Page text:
When I set up a road bike for myself or a friend, the position I try to dial in first is the seat in relation to the feet. Once the height, setback and tilt are comfortable for pedalling, I move on to the reach to the levers. The rider’s most comfortable position related to the handlebars should be riding with the hands on the lever hoods. That’s the midpoint, and if the rider wants a more aero position on the flats, she can go down to the drops. Riding with the hands on top of the bar by the bends or right next to the stem clamp should feel pretty upright and allow the rider to push her pelvis pretty far back on the saddle for climbing.

    The most common thing I see when someone is poorly fit on a road bike is that the reach is too long and/or too low so that the rider is only really comfortable riding on the tops of the bars. You can tell by looking at the bar tape where people ride the most. If you’re on the tops more than about 20% of the time, you probably need a different setup.

    Another important thing to realize about drop bars is the large amount of variability in shape and length from the top of the bar to the drops. Some like a traditional round bend, some like the ergo bend that has a flat or recurved spot in the deepest part of the drop. Some like a deep drop, some like it shallow. There’s also the decision of where to mount the levers, which will affect the reach and fit. It’s a lot harder to set up a drop bar bike because of all these variables, but if you work at it you can have a bike that offers a lot of good positions to ride comfortable and efficiently in different circumstances.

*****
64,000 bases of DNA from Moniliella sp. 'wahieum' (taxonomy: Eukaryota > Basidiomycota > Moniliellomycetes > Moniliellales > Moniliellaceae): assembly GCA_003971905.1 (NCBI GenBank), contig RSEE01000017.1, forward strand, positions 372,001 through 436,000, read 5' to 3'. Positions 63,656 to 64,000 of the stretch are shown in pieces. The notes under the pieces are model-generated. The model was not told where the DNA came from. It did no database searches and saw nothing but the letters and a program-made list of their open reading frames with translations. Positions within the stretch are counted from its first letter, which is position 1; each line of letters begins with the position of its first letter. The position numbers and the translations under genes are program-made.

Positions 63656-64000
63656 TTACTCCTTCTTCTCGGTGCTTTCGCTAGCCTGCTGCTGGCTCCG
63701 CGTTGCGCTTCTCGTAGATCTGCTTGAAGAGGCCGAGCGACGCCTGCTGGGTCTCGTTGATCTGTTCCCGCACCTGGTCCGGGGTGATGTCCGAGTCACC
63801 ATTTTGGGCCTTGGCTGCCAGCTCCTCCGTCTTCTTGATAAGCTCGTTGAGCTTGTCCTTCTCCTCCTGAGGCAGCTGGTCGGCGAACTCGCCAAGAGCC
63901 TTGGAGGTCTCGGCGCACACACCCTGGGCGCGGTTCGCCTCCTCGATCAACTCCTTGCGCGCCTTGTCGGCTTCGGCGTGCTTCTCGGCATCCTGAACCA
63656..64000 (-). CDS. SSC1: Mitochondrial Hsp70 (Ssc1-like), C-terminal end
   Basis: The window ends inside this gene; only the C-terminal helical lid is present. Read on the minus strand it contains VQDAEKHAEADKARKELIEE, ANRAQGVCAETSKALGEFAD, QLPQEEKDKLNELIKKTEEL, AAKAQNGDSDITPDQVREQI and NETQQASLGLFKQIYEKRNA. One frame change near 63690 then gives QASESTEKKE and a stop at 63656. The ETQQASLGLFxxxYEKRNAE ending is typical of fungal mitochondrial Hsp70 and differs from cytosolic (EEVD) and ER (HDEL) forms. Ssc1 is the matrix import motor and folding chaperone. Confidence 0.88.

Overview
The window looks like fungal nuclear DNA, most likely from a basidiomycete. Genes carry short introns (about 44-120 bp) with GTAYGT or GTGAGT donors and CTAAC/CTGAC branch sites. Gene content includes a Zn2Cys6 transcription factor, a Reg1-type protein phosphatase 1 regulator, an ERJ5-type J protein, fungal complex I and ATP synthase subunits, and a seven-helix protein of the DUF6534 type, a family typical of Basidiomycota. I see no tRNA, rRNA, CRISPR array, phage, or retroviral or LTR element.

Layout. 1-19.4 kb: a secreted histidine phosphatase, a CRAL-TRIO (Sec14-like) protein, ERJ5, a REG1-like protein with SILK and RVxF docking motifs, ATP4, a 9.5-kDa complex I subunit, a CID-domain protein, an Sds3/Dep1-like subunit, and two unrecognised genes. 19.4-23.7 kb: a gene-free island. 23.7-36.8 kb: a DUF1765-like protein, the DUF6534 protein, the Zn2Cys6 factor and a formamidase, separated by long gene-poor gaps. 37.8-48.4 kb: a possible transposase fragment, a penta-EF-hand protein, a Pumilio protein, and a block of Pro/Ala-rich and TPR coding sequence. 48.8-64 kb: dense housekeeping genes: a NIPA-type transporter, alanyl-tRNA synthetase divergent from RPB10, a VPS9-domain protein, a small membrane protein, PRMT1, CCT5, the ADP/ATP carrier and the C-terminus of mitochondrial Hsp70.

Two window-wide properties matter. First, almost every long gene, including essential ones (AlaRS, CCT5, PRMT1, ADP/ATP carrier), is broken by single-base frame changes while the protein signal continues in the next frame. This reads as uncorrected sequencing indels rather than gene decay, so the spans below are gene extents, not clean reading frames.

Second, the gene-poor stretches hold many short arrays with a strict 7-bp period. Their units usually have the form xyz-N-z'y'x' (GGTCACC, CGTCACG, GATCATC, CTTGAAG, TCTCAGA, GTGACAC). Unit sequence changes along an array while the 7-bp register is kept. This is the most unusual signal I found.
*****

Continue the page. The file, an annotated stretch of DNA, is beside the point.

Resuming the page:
• John Ferguson says:

    BTW, Alan those bars on your Bryant look like they have a pretty deep drop. If you find yourself not using the deepest portion of the drops for riding downhill, on flats and against wind you might consider a set with a shallower drop.

  • Ira Kinro says:

    Rolling with the analogy: My feet are a lot more stinky after a day in hiking boots as compared to a day in house slippers. hahaha

  • Alan says:

    John,

    As always, thanks for your contribution – that’s great info.

    I do prefer a shallow drop, so I may eventually change out the bars.

    Regards,
    Alan

  • David Bolles says:

    I just put Salsa short and shallow bars on my bike. Went from a 44cm (Bontrager Race) to 46cm width. They are great but, I need a shorter stem now. It would take me back to having comfortable drop, hood positions as well as a mildly upright position.

    Right now things are comfortable but, they could be better with a 110 over a 120 stem. I have a Profile H20 stem that has a 105 degree rise, 26.0 clamp. Alan, do you know of other stem option with a similar rise? It’s threaded.

    Thanks! Good post!
    Best,
    David

  • Alan says:

    @Ira

    You’ve never seen my house slippers – I think my hiking boots may be a safer bet… :-)